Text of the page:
This week's theme on Sound Travels is a rather nebulous one, about a genre that is not really universally acknowledged as one but nevertheless a trend, one that continues to this day, called spiritual jazz. I'm not the first to use it, but I like it and use it to describe a wide variety of musics and musicians.
That it have some jazz connection is crucial and for the purposes of Sound Travels, I'm looking for the artists and songs that connect to deeper, more world sounds. The artists you'll hear this week will be the jazz cats from the old days integrating global/roots influences into their convention, or world musicians who arrive through the portal of jazz modalities. Think Roy Ayers, Headhunters-era Herbie Hancock, Manu Dibango and Mulatu Astatke; in this spirit, culture meets jazz and makes vitality.
Today, I played some good examples of mainly African-leaning jazz cuts. None of this would be confused with straight-ahead jazz, but the principles are undeniably there. Overall, it sounds like a form of jazz that finds a future in an idea of its native roots or visionary future. That definitely reflects a big undercurrent of the era in which it found itself to be a thing, the 60's and 70's, musically speaking. Whether the artists have a jazz and Western background in search of African roots or African musicians finding strength in the Civil Rights and Black Power-era of African American consciousness or simply a spirit of the times, this music is reflective of artists in search of a deeper sense of self and of spirit: "Spiritual Jazz."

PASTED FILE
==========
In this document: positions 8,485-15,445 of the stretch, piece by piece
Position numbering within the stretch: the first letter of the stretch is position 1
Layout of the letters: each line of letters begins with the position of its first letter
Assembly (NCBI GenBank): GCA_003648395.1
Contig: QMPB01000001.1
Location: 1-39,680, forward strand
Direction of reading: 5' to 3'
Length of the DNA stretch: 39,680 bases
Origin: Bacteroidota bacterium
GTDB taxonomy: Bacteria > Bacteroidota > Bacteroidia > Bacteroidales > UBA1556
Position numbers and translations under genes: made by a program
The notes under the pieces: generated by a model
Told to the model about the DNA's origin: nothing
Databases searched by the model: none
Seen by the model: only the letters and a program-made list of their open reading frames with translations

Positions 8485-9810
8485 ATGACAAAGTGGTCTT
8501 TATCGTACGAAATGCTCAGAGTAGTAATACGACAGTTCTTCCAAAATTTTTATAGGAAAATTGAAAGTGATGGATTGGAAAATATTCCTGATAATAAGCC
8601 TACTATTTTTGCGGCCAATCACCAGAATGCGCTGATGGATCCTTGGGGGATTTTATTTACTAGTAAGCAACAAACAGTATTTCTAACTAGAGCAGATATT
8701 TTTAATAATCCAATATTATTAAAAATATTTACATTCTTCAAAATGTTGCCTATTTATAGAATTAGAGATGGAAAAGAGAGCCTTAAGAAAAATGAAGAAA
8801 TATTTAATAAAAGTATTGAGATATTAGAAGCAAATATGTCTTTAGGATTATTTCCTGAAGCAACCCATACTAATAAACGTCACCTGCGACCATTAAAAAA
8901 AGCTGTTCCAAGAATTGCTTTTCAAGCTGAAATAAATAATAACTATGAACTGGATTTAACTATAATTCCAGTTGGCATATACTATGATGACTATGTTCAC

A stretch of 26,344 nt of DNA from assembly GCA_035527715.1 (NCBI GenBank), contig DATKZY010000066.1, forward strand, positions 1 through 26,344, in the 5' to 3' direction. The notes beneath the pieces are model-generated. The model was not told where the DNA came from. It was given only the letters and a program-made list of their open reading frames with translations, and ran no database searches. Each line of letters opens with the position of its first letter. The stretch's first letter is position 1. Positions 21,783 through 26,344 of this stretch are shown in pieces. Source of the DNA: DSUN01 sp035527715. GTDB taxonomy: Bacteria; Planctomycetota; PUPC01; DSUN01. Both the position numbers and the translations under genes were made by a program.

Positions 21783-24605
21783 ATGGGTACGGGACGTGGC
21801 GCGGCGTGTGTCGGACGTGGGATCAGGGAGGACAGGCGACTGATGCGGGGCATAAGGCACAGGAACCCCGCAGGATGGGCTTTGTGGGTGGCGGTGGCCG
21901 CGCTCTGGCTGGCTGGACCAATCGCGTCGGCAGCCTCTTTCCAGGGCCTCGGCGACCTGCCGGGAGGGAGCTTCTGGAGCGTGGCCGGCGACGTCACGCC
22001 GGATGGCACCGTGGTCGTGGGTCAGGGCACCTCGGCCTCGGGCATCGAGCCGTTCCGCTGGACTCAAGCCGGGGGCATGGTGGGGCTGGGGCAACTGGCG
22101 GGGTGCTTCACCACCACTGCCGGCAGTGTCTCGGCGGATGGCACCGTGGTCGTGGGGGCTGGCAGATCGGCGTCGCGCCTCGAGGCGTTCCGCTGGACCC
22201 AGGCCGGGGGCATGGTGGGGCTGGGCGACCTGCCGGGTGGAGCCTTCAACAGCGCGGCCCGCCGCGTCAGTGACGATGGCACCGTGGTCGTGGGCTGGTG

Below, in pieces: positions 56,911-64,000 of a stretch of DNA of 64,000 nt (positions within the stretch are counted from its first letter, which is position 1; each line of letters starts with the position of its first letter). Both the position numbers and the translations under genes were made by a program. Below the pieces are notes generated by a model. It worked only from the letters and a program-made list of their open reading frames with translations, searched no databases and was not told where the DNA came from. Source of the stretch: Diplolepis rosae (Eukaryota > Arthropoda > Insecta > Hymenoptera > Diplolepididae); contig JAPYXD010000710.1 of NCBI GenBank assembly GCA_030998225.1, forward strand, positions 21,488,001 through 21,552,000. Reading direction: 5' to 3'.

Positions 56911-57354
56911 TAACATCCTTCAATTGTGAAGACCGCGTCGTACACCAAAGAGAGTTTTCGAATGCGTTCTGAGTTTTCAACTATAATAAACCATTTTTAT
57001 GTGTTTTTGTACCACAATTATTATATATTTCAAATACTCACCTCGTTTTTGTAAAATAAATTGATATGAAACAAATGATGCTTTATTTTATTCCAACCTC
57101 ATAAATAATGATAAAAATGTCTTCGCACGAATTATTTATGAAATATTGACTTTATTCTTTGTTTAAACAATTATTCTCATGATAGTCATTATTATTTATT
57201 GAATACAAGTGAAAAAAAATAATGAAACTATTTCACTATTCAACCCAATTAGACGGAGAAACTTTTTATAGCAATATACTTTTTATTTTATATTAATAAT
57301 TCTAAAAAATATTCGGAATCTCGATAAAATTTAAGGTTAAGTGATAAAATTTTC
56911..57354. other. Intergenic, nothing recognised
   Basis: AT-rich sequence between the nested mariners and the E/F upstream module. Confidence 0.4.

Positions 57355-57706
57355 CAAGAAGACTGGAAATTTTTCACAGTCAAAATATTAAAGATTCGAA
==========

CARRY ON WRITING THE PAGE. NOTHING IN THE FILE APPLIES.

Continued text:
Oneness Of Juju "African Rhythms"
The Pharaohs "IBO"
Bjame Rostvold & Perry Knudsen "Magonde"
Mor Thiam "Ayo Ayo Nene"